It sounds like kindergarten stuff, but experts say that many hair problems occur because people don’t know how to wash their hair properly. An estimated one in three people don’t use a shower attachment to wet and rinse their hair, relying instead on dunking it under the bathwater or pouring over a few jugs of water. To work effectively, most modern haircare formulations need plenty of water to remove the dirt and release the conditioning agents.
How often should you wash your hair? Expert advice differs between daily and twice a week. The sensible solution is that if it’s looking good, don’t change your routine. If it isn’t and you are washing it every three days or so, try washing it daily in a gentle shampoo and always follow with a suitable conditioner. If you wash it every day and are disappointed, first of all try different products, then less frequent washing, starting with alternate days.
Many people believe their hair gets used to one product and will benefit from frequent changes. This is, in fact, true, says trichologist and biochemist Dr Hugh Rushton – particularly with some of the newer polymer volumising products. So do switch every so often.
How to wash your hair
- Wet hair in the warmest water your scalp can stand.
- Apply about a dessertspoonful of shampoo – less for short hair, more for really long. Using more shampoo than you need won’t result in cleaner hair. Always apply from the palm of your hand, not the tube, so you can judge the amount. In soft water areas, or if you have a water softener, you won’t need so much.
- Use the pads of your fingers, not your nails, to massage shampoo into the scalp, then work through to the ends of the hair – massaging, rather than rubbing, to avoid tangles.
- Rinse thoroughly.
- Repeat the whole process if you don’t wash it daily.
- Squeeze out the extra moisture with your hands before you apply conditioner. Massage conditioner onto your hair (especially the ends, not your scalp) and leave on for the recommended time.
- Blot hair dry with a fluffy towel – don’t rub or wring hair as it is at its weakest when wet. Use a second towel to wrap around your hair; leave it on for a few minutes to absorb excess moisture.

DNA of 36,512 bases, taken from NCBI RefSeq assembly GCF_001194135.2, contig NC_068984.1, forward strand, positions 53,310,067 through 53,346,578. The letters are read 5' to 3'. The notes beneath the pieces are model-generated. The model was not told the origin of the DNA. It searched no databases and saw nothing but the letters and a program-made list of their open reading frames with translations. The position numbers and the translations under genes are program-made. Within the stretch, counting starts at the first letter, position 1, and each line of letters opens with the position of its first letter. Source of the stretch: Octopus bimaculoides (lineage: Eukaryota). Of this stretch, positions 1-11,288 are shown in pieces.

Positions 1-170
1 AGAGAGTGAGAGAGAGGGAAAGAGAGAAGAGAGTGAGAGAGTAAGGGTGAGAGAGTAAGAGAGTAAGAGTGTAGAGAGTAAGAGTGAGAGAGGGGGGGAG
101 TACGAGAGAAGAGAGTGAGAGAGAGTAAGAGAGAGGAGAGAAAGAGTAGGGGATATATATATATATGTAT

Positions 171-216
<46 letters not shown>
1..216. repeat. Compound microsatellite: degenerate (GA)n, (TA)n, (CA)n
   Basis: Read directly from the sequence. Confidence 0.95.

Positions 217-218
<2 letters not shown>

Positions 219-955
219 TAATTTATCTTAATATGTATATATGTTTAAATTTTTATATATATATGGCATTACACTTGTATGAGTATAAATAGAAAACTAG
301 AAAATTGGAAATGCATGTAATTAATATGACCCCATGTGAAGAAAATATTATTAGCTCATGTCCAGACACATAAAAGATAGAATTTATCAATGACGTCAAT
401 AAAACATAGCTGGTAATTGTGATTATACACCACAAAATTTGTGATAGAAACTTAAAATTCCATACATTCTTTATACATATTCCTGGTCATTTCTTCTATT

- To prevent split ends, apply a dab of conditioner to the ends of the hair before using a hairdryer, curling iron or heated rollers. (Try to avoid using these last two too often.)
What’s in a shampoo? The main constituents are water, surfactant (soapless detergent) and perfume. Surfactant breaks down the natural sebum (oil) on your hair, so when you rinse it this goes down the plug-hole along with the dirt and grime that’s collected on your hair. Lathering, incidentally, has nothing to do with a product’s efficiency – it’s purely cosmetic. (Some of the more natural shampoos on the market hardly lather at all, but they work perfectly well.) Preservatives are added, to guard against contamination. Thickening agents bolster the texture. There may be other additives: keratin (Hair protein), amino acids and hydrolised protein, which is picked up by the hair and fills out gaps in the cuticle, boosting shine and making hair appear thicker. On the whole, manufacturers’ claims for hair products are a pretty accurate guide to what suits your hair type – whether fair, fine or dry, etc.
Will a shampoo with vitamins help my hair? Hair can’t absorb vitamins – with the exception of vitamin B5 (panthenol). Studies have shown that B5 penetrates the hair shaft, which is why it is increasingly used in shampoo formulations to improve condition.
Will a time-saving 2-in-1 product do the trick? These are fine when you’re in a hurry, but if you use them on a regular basis your hair may not be getting all the conditioning it needs.
What’s in a conditioner? When we say hair is ‘out of condition’, this refers to the state of the cuticles or surface scales on the hair shaft. If these are damaged through styling, drying, chemicals, etc., the result is lack of shine and bounce. Conditioners make hair shiny by depositing a lubricant on the hair, together with a ‘cationic agent’, techno-speak for an ingredient which delivers a positive electric charge to the lubricant, enabling it to cling to the hair. It also reduces static electricity, making styling easier and preventing flyaway hair.
Does greasy hair need a conditioner? First question is whether you really have greasy hair: try shampooing daily and see if it improves. If you still have a greasy scalp, use a very light conditioner, just scrunching it onto the ends, then rinse with head forward so the conditioner doesn’t run down onto the scalp.